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     Volume 7 Issue 24 | June 13, 2008 |

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When Politics gets to be
Disappointing . . .

Syed Badrul Ahsan

Politics is often a disappointing affair, sometimes deeply so. And it is that because of all the hopes we place on individuals who we believe have it in them to do us a world of good through their idealism and through their exercise of leadership. Unfortunately, a fairly good number of them end up leaving us disillusioned, either because of their ineptitude or because of their capacity to forget the principles upon which they have generally carried themselves. You can think of Robert Mugabe here. Time was when he represented, with his fellow revolutionaries outside what was then known as Rhodesia, change. He was the icon to whom his country, smarting under the racist rule of Ian Smith, looked for a hold on the future. And yet in all these years since 1980, when Zimbabwe graduated to majority rule and Mugabe assumed power, the once upon a time guerrilla leader has turned authoritarian. Today, he is a rank thief, seeing that he has not accepted his defeat in the presidential elections and is doing everything that crooks do in order to hang to power and its accompanying privileges.

When you observe Eritrea, you cannot but recall the tenacity with which its guerrillas under Issaias Afewerki fought the Ethiopian army for years before leading the country to freedom. Afewerki quickly established himself as a pragmatic leader; and his government set about transforming Eritrea into a socialist state that guaranteed the welfare of all its citizens. Ministers wore slippers, journeyed to villages, set up projects and let everyone know that the country was going to be different from any other. That was some years ago. Today, there are reports of Afewerki being unable to tolerate opposition to his rule. That is disconcerting, for it makes a direct strike at our hopes about the ability of new leadership to reach for the stars. In Uganda, though, Yoweri Museveni still inspires people with his dedication to politics, to its capacity to power people into the future. He has been in office for years and should have stepped aside long ago to make way for a new man to take over. That he did not makes us rather unhappy; and yet his careful delineation of the line between enlightened leadership and autocratic rule makes us hope that he will be succeeded by men of equal ability in the not too distant future.

In this year's presidential election campaign in the United States, Bill Clinton has disappointed us by his savage attacks on a decent Barack Obama. He did not need to pounce on the man who could well be the next president of the United States only because his wife's campaign for the White House was running into difficulties. He had no cause to call a journalist a scumbag even if the journalist had got all his facts wrong in his article on the former president. Clinton was the most intelligent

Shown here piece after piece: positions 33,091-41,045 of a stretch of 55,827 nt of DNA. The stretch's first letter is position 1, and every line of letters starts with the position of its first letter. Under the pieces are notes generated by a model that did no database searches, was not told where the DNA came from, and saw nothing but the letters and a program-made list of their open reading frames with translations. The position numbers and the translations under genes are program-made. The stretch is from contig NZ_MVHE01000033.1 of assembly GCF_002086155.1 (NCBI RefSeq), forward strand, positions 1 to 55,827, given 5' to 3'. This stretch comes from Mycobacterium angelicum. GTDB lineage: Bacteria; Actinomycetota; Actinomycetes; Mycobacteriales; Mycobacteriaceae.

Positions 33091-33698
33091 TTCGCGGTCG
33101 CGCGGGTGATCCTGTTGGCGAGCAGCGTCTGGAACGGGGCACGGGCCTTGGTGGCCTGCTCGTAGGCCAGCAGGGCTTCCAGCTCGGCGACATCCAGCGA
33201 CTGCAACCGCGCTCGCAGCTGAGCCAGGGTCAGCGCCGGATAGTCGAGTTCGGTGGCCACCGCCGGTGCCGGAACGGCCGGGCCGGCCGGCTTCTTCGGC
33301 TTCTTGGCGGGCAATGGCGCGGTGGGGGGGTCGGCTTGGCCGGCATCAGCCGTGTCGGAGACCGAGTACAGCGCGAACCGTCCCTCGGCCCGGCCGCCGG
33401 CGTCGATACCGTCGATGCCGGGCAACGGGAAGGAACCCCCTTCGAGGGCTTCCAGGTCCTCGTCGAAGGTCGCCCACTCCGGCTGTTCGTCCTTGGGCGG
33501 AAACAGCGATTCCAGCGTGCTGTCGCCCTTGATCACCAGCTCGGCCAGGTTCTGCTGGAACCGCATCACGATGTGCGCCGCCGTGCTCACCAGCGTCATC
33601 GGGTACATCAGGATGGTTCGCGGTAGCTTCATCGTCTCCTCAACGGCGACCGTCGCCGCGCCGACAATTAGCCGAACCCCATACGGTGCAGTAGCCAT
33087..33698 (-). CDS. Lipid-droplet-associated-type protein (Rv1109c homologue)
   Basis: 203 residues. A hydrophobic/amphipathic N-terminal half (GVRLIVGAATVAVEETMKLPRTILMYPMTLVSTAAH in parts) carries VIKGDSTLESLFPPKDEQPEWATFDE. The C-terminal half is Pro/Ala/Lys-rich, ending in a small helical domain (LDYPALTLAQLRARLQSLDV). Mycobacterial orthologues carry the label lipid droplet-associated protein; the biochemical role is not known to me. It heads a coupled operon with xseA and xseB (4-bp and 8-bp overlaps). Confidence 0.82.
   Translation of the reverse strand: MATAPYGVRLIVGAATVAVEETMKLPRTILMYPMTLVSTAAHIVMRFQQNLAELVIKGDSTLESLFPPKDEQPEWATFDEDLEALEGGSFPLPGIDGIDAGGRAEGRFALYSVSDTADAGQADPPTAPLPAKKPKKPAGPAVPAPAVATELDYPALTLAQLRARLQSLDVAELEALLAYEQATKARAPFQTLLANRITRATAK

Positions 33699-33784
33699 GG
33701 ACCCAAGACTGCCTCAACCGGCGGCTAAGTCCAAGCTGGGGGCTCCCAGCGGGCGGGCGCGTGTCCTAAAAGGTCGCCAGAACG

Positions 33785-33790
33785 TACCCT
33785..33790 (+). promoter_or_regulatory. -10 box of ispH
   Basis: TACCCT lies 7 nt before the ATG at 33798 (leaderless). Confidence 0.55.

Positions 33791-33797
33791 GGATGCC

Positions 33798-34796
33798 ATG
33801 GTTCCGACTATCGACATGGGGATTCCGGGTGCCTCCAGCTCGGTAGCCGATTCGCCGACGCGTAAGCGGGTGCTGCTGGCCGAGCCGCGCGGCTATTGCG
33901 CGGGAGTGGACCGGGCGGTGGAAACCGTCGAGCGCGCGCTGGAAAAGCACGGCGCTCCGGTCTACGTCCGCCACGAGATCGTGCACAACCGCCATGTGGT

and charismatic politician of his generation. He did not have to fritter away that reputation through squabbling with Obama. His sudden cantankerousness may well have contributed to the undoing of Hillary Clinton's candidacy. Years ago, Edward Kennedy proved a wrecker when he challenged Jimmy Carter for the Democratic nomination. That was a bad move. It hastened the end of the Carter presidency and it shut the door to a future run for the White House by Kennedy. The Massachusetts senator could have bided his time till 1984 or 1988.

One of the more pronounced of disappointments is epitomised by Mikhail Gorbachev. He started off well and energetically with glasnost and perestroika. He took the world by storm, overshadowing every other politician on the planet in his journey to eminence. He upstaged Reagan, overwhelmed Margaret Thatcher and left all Europeans breathless with his abundant enthusiasm for change. And then he fell. He fell because he was unable to put the leash on his enemies, on buffoonery such as that personified by the likes of Boris Yeltsin. And with him fell the Soviet Union. Socialism, for decades the hope of millions across the world, receded because Gorbachev did not realise that glasnost needed pragmatism to move along. His drive for democratic communism led to chaos; and good old socialism was replaced by the thuggery of men calling themselves exponents of the free market. In Venezuela, Hugo Chavez remains an embodiment of hope for his people and for people elsewhere. But he needs to inject sophistication into his leadership, for leadership stands weakened when it comes on the wings of demagoguery and takes savage pride in stirring up quarrels with others.

Muhammad Khatami was a huge disappointment because of all the things he did not do in his years in office as Iran's president. He was a moderate, enjoyed the support of broad masses of Iranians ready for a break with the conservative clerics running the show. And yet Khatami remained in a straitjacket. It was a presidency that should have led to a renaissance. It ended up making the ayatollahs even more determined to keep their grip on power. In Britain, the once idealistic Tony Blair eventually caused disillusionment, especially when he went to war against Iraq on the basis of lies. His more qualified successor Gordon Brown today wages the battle of his life trying to keep the ruling party together in the face of some bad electoral reverses in recent times.

Politics is the art of the possible. It is just that some politicians do not know what art is all about.


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